2-PE can be produced biochemically in microorganisms via the Ehrlich metabolic pathway using L-phenylalanine as a precursor. Another route is the Shikimate pathway, which governs the de novo synthesis of L-phenylalanine. Once L-phenylalanine in the media is scarce, aromatic amino acids are produced from glucose via D-erythrose-4-phosphate. 2-PE production from yeasts is fairly low, usually in the 10–100 mg L−1 range, via de novo synthesis [10,11]. Conversion of L-phenylalanine to 2-PE is made possible through a series of enzymes that are specific to their respective substrates. These enzymes are aromatic amino acid transferase (AAAT), phenylpyruvate decarboxylase (PPDC), phenylaldehyde reductase (PAR) and alcohol acetyltransferase (ACT) [12]. Like E. coli and yeasts, cyanobacteria can also be genetically engineered to produce aromatic compounds [13].

  During this study, we constructed a plasmid that drives expression of all the four genes to produce 2-PE and 2-PEA in Escherichia coli. Expression of multiple genes in a cascade can be challenging as the synchrony needs to be maintained. For this we use lac operon as a model. AAAT gene was expressed using T7 promoter and lac operator. Gaps between genes lacZ, lacY and lacA were utilized as spaces between genes PPDC, PAR and ACT, thus creating a construct similar to lac operon. Expression of PPDC, PAR and ACT genes was carried out using lac promoter and lac operator. We estimate the production of these compounds in E. coli and evaluate future scope.

Material and Methods

In-situ plasmid construction and synthesis

  Potential gene candidates for each of enzymes AAAT, PPDC, PAR and ACT for conversion of respective substrates were evaluated using resources from National Center for Biotechnology Information (NCBI) and UniProt. San1: ARO8 (AAAT), San2: 2 KDC (PPDC), San4: ATF1 (ACT) from Saccharomyces cerevisiae and San3: YjgB (PAR) from E. coli and were identified. Each gene was codon optimized for expression in E. coli using Optimizer [14]. The expression assembly was created such that T7 promoter drives the expression of all four genes in synchronisation and for this, spaces between the genes were filled with lac operon as base. Space between San1 and San2 was filled with nucleotides between LacZ and LacI, space between San2 and San3 was filled with nucleotides between LacZ and LacY and space between San3 and San4 was filled with nucleotides between LacY and LacA. Stop codon was added after San4 gene followed by cleaving site for XhoI. As pET28a+ based T7 promoter system would be used, XbaI cloning site was added along with a 41 bp sequence ahead of the San1 gene. Thus XhoI and XbaI restriction would enable integration of entire four gene cascade into the pET28a+ expression plasmid. A 11,477 bp expression plasmid for synthesis of 2-PE and 2-PEA labelled as pet28a+San was developed.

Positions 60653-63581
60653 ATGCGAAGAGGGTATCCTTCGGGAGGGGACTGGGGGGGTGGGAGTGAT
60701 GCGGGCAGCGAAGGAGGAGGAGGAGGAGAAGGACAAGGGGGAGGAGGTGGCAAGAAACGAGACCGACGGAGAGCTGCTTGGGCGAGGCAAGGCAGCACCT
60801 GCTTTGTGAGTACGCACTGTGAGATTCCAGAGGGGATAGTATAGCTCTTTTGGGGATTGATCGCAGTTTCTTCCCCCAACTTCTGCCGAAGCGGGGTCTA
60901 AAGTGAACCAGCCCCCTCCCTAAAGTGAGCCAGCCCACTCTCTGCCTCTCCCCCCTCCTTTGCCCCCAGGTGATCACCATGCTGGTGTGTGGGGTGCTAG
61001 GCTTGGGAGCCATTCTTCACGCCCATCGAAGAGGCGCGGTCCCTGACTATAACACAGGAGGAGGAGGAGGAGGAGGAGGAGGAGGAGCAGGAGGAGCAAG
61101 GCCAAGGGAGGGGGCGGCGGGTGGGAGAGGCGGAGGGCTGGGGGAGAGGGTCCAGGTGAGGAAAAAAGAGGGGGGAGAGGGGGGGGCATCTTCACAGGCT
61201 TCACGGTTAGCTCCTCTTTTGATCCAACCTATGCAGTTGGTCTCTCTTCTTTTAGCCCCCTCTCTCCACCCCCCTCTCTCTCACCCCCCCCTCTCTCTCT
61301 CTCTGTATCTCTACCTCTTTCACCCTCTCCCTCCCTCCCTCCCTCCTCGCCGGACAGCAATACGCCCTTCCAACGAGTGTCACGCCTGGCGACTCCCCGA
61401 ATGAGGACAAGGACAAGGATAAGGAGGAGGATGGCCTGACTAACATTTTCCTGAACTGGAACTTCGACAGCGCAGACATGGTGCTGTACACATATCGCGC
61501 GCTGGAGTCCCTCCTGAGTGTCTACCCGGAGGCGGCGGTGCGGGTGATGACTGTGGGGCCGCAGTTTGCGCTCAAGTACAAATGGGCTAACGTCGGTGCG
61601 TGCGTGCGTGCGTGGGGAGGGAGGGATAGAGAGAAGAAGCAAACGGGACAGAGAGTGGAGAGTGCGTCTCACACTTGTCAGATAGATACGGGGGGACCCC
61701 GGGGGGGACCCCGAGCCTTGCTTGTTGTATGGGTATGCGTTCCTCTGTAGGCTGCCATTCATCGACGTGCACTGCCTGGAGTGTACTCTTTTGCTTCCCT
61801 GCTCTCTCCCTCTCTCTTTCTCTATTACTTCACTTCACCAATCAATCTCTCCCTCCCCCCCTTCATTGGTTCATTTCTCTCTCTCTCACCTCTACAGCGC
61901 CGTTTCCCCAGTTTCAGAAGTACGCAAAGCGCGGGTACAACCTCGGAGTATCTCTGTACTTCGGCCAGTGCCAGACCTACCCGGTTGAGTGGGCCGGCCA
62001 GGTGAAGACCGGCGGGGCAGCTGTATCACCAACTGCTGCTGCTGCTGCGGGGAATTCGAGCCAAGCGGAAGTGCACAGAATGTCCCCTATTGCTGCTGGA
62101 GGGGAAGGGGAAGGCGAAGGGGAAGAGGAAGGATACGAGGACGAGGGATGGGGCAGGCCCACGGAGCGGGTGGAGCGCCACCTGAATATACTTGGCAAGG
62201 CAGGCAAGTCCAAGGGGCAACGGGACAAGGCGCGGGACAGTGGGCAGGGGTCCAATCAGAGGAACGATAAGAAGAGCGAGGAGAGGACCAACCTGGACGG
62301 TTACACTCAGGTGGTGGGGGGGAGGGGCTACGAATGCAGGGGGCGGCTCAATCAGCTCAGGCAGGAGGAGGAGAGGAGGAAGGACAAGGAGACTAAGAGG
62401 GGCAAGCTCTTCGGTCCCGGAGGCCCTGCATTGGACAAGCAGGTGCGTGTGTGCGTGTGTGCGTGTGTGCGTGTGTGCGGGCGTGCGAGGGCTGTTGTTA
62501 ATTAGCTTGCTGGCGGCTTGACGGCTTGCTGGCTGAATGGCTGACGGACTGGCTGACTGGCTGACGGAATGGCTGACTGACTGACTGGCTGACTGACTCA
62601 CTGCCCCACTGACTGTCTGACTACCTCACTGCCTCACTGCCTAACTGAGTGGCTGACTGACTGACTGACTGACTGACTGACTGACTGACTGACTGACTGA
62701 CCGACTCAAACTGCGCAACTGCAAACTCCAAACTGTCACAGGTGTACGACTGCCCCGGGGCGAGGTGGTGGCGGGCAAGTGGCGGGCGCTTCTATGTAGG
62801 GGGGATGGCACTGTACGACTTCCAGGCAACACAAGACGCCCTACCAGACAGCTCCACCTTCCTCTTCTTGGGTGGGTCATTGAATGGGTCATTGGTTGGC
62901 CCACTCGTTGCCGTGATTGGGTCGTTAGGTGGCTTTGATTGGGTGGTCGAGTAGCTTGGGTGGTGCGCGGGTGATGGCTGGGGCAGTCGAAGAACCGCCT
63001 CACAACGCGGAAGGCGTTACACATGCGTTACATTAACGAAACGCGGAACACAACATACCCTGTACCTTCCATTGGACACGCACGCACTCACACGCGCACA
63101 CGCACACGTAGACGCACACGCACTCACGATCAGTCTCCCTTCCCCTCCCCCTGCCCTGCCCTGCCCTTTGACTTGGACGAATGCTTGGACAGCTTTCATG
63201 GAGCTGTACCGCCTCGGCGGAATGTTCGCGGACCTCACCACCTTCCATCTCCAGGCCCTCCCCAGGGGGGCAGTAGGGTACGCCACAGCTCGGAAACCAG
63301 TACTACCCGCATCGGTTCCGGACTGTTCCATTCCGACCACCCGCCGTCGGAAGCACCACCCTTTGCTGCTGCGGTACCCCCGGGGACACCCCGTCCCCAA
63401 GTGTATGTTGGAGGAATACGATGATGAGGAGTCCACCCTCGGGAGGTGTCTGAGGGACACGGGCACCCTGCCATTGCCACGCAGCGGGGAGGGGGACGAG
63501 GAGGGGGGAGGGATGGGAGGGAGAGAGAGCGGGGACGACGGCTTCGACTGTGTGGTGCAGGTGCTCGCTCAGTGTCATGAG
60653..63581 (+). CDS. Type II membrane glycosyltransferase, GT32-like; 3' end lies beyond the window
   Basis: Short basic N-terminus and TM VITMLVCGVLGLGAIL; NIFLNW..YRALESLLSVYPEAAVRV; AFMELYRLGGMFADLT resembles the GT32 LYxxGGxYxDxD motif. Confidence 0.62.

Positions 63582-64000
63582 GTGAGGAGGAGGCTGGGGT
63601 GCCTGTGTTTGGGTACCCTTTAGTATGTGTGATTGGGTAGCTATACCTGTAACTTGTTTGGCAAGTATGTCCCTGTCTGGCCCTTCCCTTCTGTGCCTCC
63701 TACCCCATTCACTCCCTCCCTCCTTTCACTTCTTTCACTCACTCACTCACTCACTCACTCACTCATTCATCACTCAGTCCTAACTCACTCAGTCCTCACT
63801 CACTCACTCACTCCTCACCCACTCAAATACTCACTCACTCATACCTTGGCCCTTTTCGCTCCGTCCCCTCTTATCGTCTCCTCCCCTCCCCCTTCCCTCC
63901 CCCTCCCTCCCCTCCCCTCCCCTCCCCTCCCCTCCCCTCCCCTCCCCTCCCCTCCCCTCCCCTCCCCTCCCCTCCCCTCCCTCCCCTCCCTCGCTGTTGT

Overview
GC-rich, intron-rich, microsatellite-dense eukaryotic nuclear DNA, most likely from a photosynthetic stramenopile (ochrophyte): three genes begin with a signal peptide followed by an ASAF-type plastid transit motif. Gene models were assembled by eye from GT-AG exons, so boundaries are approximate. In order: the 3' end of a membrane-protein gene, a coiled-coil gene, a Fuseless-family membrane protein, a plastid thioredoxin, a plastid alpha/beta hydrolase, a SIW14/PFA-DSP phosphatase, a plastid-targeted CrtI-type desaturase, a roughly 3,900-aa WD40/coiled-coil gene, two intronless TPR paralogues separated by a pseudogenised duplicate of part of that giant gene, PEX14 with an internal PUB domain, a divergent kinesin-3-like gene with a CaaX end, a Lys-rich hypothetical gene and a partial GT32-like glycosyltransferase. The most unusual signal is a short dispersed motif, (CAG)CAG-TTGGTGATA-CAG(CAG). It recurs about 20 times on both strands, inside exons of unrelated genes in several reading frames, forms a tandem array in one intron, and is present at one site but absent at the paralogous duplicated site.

Figure 1: Map of the plasmid and structure of the biomolecules synthesized for synthesis. (A) pET28a+San plasmid construct for production of 2-PE and 2-PEA in E. coli. (B) Molecular structure of compounds in the biosynthetic pathway for production of 2-PE and 2-PEA [12].

Strains and culture conditions

  Escherichia coli strains Dh5α (genotype FendA1glnV44 thi-1 recA1relA1 gyrA96deoR nupGpurB20 φ80dlacZΔM15Δ (lacZYA-argF) U169, hsdR17(rKmK+), λ [15] and BL21(DE3) (genotype fhuA2 [lon] ompT gal (λ DE3) [dcm] ∆hsdS λ DE3 = λ sBamHIo ∆EcoRI-B int::(lacI::PlacUV5::T7 gene1) i21 ∆nin5) [16] were used during this study. Dh5α was used for cloning as well as to check for expression, as the spacing model was Lac operon based and there was a chance that expression would occur. Calcium chloride based chemically competent cells were used for transformation of plasmids using heat shock method followed by streaking on Luria Bertani (LB) agar plates with kanamycin at 50 μg mL−1 as selection marker [17]. These plates were incubated at 37oC for 16 hours. As a negative control, pET28a+ without the gene insert was used. Recombinant colonies of E. coli for both Dh5α and BL21 (DE3) strains were streaked on separate LB agar plates with kanamycin.

Restriction digestion for confirmation of transformants

  Five colonies of each BL21 (DE3) with pET28a+, BL21 with pet28a+San, DH5α with pET28a+ and DH5α with pet28a+San were picked and grown in 5 mL LB media with kanamycin 50 μg/mL−1 concentration for 8 hours at 37oC. Restriction digestion was performed using double digestion with XhoI and XbaI and single digestion with XhoI to confirm plasmid insertion. Starter culture of each of the colonies was maintained or regenerated every time as required.

Growth, induction and chromatography for estimation of 2-PE, 2-PEA productivity chromatography)